• Before prescribing opioids, discuss with the patient the risks and features of tolerance, dependence, and addiction, and agree together a treatment strategy and plan for end of treatment
    • The formulary has additional guidance supporting the recommendations from this review (See Management of Opioids)
  • See Management of Opioids and section 4.7.2 Opioid analgesics

Pharmacological treatment of chronic non-malignant pain

A stepwise approach to chronic non-malignant pain management in adults has been included below for guidance however the complexity of the person's individual needs, preferences for treatments, health priorities and lifestyle, must be considered.

Medications should be prescribed in conjunction with non-pharmacological interventions such as advice regarding activity, physiotherapy and an explanation that pain may be resistant to medication and complete relief of symptoms is not a goal of therapy.


  • Regardless of pain intensity, it is rational to start with non-opioid drugs, where these have some demonstrated efficacy for the condition being treated.
  • Trials of both weak and strong opioid therapy may be considered for some patients with well-defined pain diagnoses in whom symptoms persist despite first line interventions.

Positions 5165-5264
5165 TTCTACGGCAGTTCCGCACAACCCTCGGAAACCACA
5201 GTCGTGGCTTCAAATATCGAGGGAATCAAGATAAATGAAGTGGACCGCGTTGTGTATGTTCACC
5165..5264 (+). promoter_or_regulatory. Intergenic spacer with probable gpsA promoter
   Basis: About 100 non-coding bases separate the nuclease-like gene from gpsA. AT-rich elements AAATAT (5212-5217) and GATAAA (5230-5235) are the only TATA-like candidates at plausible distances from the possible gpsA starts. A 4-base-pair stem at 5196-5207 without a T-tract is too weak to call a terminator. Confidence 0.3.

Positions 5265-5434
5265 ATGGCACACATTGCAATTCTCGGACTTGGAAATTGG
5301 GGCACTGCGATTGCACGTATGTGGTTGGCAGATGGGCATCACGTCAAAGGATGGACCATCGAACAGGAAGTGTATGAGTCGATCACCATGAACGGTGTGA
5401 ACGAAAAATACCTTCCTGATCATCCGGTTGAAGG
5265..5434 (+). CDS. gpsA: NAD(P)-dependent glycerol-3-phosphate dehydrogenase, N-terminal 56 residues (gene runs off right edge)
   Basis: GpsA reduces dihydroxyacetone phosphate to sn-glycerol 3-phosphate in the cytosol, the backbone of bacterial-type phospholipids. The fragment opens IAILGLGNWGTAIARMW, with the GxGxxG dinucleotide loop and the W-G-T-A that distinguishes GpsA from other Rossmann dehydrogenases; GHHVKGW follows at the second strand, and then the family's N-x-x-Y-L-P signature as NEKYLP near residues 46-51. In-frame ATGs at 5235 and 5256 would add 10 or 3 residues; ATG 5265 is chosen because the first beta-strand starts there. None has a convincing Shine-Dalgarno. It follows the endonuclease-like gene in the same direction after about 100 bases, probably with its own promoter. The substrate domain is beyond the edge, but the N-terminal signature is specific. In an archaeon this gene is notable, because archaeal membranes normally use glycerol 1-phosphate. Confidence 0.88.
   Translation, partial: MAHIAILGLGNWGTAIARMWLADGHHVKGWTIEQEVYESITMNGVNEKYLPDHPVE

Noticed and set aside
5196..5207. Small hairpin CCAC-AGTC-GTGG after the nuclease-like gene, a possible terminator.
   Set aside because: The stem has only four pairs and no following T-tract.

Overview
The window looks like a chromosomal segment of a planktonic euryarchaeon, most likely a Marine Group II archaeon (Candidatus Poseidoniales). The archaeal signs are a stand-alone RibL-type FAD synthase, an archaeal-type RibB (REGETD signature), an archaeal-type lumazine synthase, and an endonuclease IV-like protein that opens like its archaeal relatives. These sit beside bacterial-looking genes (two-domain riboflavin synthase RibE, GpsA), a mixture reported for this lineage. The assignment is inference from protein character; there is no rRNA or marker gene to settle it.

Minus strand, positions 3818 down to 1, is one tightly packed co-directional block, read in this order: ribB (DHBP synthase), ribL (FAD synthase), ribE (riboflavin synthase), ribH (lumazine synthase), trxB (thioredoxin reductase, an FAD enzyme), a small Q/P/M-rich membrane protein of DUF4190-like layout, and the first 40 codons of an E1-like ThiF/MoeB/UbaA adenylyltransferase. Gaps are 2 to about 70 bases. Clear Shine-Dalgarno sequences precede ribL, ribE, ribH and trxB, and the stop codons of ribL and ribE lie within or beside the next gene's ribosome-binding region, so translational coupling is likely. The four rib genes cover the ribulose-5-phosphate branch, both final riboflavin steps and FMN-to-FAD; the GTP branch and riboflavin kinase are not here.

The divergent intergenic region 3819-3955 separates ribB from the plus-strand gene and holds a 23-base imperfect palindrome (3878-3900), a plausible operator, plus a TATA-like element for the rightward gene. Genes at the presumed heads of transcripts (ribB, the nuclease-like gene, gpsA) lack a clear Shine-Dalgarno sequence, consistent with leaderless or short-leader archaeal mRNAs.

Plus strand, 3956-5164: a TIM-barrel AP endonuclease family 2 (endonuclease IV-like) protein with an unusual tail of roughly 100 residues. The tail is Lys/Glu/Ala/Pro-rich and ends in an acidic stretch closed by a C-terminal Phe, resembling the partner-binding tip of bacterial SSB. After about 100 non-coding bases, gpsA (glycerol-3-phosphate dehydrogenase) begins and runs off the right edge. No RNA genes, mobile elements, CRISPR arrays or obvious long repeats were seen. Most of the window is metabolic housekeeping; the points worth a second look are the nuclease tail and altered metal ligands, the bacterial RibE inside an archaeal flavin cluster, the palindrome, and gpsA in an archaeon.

• All drugs prescribed for pain should be subject to regular review to evaluate continued efficacy, and periodic dose tapering is necessary to evaluate on-going need for treatment.
  • Ensure compliance is good before dose increase.
  • The oral route is to be preferred over all other routes.
  • Multi-agent (i.e. NSAID/non-opioid) analgesia is more effective than a single agent alone.
  • Baseline pain level should be assessed and documented prior to commencing patients on opioids, in order to assess the level of benefit of treatment.

If neuropathic pain is suspected, a stepwise approach to management is not appropriate and anti-neuropathic medication should be used. See here for guidance.

Consider an early referral if starting strong opioids, especially if the pain presentation is/potentially is problematic.